In days gone by there was a perception that divorcing parties went to war over what was termed “custody” and “access” to children. Those terms no longer exist and a Court may make orders pertaining to “live with” and “spend time with” , terms which are much more user friendly. It is usual , but not always the case, that young children live with mother and spend time with father. Sometimes there will be a shared order, but the Courts are keen that children have a clear perception of where their “main” home is.
The views of the children are taken into account to a degree especially as they approach their teenage years. A “ wishes and feelings” report may be commissioned by the Court. But what a young child states that he or she wants is not necessarily what is best for them. Parties are encouraged to decide what is best for the children as between themselves – the view is that even though they cannot get on as husband and wife, they should endeavour to co parent as mother and father. Thus the “no order” principle came into being. Unless it can be shown that it is manifestly better for there to be an order, rather than no order at all, the Courts will leave well alone. There is no hard and fast rule about this – each case will be decided on it’s own merits.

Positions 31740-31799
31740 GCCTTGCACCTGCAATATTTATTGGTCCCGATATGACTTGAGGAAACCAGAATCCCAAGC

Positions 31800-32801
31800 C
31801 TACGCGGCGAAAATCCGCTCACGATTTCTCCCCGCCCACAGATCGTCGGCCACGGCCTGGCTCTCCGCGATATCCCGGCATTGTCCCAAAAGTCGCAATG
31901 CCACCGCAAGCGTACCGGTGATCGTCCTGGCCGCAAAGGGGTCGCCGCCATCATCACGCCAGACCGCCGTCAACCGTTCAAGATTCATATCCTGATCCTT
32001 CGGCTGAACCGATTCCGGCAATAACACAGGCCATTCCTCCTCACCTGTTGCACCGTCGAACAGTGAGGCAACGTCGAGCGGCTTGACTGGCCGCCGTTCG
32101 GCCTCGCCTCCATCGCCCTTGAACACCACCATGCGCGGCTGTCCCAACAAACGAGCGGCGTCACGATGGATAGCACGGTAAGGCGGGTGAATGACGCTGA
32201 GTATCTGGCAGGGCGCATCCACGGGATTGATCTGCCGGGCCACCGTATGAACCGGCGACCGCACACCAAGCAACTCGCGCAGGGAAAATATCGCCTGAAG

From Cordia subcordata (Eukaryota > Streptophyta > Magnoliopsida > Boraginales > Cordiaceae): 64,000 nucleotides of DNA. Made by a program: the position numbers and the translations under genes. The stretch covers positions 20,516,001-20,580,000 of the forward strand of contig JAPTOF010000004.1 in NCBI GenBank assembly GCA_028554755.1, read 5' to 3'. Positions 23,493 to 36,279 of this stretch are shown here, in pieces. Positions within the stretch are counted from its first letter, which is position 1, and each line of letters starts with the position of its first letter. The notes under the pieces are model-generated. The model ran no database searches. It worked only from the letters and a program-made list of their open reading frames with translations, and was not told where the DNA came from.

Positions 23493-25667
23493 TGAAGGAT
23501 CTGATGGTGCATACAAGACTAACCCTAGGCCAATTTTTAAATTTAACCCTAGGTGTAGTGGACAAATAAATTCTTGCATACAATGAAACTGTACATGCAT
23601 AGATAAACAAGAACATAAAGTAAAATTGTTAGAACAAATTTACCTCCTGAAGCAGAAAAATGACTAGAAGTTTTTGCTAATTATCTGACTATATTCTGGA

The powers of the Court still exist to regulate other situations such as where the children will be schooled ie a faith school, private school or otherwise, and for example, whether the party who does not have day to day care of the children can remove them from the jurisdiction. Usually no permission is needed for a holiday up to 28 days provided it can be shown that the children and the party travelling with them have roots in the UK, a return ticket and have provided an address and phone number whilst overseas. Otherwise, a Court will decide what is best for the children. These orders are called “specific issue” orders, and as the name suggests, they exist to deal with specific issues which may arise between the parties.
The issue of child maintenance is a difficult one. The Child Maintenance Service deals with these matters. However it is possible for there to be an agreement within the divorce proceedings for an agreed monthly sum to be paid. The Court cannot rule on this if not agreed. However there are provisions for lump sums for children to cover capital expenditure such as school/university fees under Schedule 1 of the Children Act 1989. These are separate from the finances within a divorce.
To a very large extent the emphasis has been shifted to the parties to regulate their children’s lives without reliance upon judicial guidance.